Kyle Kashuv, a survivor of the Parkland shooting, announced on Monday that Harvard had rescinded admission due to racist comments he had made online nearly two years ago. This news was announced via Twitter, on which Kashuv called out Harvard for its own ‘checkered past,’ referring to faculty that had been slavers, bigots or segregationists in the past.
Kashuv became a fervent activist of gun rights after he survived the mass shooting at Stoneman Douglas High School in Parkland, Florida. The horrific incident on February 14th left seventeen people dead. Following the shooting, Kashuv rose to some semblance of fame as he met with both President Trump and Supreme Court Justice Clarence Thomas, along with appearances on Fox News. His social media presence accrued upwards of 300,000 followers.
Back in May, he issued an apology when screenshots of some racist comments he had made nearly two years ago at the age of 16 surfaced. However, none of his attempts at reparation saved his seat at Harvard, despite the comments taking place before the shooting or two years prior to being the person he is right now.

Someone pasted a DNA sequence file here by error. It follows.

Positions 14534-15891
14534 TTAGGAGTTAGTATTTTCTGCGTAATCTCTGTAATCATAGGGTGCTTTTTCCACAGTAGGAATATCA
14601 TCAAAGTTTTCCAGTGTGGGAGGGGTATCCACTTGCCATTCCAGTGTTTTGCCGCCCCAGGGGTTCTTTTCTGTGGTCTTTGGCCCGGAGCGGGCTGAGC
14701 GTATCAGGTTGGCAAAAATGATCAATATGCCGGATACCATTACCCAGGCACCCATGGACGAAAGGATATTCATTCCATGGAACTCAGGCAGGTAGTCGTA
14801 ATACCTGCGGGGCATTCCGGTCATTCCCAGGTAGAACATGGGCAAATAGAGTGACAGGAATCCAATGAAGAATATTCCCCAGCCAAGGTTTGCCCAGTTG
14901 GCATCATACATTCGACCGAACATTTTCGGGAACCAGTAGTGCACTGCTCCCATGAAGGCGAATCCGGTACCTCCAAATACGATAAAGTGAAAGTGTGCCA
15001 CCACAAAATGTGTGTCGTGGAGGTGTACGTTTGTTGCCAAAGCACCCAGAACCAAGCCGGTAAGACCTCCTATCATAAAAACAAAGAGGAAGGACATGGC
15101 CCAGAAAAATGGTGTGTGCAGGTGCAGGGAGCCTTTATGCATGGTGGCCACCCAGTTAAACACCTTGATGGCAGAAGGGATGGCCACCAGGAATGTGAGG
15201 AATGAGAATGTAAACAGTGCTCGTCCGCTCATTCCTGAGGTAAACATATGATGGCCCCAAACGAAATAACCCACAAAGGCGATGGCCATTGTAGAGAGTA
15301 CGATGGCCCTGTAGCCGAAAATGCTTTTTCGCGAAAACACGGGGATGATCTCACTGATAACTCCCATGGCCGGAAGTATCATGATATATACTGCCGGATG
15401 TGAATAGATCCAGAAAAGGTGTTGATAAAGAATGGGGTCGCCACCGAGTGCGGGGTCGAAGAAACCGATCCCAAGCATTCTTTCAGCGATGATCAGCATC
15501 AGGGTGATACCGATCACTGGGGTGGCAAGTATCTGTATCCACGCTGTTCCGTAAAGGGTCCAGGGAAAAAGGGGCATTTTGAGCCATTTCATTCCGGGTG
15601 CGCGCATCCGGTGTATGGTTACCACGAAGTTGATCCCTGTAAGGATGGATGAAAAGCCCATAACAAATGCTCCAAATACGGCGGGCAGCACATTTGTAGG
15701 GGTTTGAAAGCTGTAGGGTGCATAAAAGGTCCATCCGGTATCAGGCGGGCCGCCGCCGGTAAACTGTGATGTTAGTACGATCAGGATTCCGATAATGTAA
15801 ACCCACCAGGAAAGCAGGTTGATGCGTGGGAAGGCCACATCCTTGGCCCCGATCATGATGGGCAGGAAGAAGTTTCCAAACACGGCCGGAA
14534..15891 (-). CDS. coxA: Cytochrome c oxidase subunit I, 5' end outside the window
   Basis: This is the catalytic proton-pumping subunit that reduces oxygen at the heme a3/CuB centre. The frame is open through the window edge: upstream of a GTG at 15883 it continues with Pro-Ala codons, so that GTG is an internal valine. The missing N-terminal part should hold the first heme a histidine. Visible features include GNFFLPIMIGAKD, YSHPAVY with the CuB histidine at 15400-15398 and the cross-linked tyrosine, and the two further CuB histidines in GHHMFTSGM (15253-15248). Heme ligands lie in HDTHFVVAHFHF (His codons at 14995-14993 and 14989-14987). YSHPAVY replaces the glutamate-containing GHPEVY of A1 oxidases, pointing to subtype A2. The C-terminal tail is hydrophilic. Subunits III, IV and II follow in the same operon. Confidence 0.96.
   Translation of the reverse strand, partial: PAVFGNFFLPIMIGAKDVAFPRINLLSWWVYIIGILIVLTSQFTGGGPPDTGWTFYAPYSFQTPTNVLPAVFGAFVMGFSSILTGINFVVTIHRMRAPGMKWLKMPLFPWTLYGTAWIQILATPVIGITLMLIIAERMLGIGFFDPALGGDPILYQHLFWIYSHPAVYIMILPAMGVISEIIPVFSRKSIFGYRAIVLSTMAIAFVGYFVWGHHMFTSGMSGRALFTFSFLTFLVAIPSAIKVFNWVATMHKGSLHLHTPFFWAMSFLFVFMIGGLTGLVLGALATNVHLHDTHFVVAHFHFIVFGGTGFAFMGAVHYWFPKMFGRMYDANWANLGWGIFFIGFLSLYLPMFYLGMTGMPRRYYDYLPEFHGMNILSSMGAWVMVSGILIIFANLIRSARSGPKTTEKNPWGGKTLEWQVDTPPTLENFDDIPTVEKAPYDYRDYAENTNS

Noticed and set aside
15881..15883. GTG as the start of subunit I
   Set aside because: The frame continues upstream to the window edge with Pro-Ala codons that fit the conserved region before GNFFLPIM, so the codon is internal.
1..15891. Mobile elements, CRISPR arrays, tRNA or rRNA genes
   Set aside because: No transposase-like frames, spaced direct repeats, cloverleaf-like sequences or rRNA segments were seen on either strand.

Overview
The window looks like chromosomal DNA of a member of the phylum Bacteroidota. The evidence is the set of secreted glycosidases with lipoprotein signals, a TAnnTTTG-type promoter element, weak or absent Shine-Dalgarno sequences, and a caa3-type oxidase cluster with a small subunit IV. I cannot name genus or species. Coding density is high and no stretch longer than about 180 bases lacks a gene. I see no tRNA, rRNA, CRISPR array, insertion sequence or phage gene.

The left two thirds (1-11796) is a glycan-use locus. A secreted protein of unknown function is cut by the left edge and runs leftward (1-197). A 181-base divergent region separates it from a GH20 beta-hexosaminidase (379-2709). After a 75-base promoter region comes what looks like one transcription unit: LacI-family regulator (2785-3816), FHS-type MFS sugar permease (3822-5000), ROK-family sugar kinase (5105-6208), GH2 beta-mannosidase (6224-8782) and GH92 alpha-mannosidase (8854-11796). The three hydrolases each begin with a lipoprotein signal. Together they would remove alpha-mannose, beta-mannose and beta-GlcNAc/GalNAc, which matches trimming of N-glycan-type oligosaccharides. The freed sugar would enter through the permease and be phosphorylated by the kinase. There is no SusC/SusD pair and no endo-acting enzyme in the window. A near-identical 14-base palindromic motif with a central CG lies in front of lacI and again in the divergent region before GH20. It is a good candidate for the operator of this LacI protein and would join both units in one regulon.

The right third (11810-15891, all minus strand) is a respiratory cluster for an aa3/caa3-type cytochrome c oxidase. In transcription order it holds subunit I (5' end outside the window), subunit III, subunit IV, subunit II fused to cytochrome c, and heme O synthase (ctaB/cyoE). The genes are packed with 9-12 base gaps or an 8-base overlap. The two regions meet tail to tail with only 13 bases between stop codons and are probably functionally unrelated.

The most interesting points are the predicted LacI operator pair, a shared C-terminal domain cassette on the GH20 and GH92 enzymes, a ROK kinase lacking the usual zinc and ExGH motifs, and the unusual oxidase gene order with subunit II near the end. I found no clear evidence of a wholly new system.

“A few weeks ago, I was made aware of egregious and callous comments classmates and I made privately years ago — when I was 16 years old, months before the shooting — in an attempt to be as extreme and shocking as possible. I immediately apologized.”
Despite this apology, Kushuv stated that “speculative articles were written, my peers used the opportunity to attack me, and my life was once again reduced to a headline. It sent me into one of the darkest spirals of my life.”
He received a letter on May 24th from Harvard, which requested a written explanation of the racist comments he had made nearly two years prior. According to Kashuv, “I responded to the letter with a full explanation, apology, and requested documents. I also sent an email to the Office of Diversity and Inclusion to seek guidance on how to right this wrong and work with them once I was on campus.”
However, despite all this, Kashuv received a letter on June 3rd stating that his acceptance in to Harvard had been rescinded. The letter thanked him for his earnest regrets, but still ended up being bad news.
Ultimately, Kashuv commented on how concerning it is that Harvard made a judgment based on who he had been nearly two years ago, as opposed to who he was now, especially considering the life-altering even that was the mass shooting he survived. He is right by all accounts; while racism certainly shouldn’t be overlooked, is Harvard implying that people can’t grow into greater states of maturity over time? That their past determines their future, or the type of person they are in the present?
Either way, Kushuv is now looking for new options, as he gave up on many other opportunities in order to go to Harvard. What he will do now is a mystery, even to himself.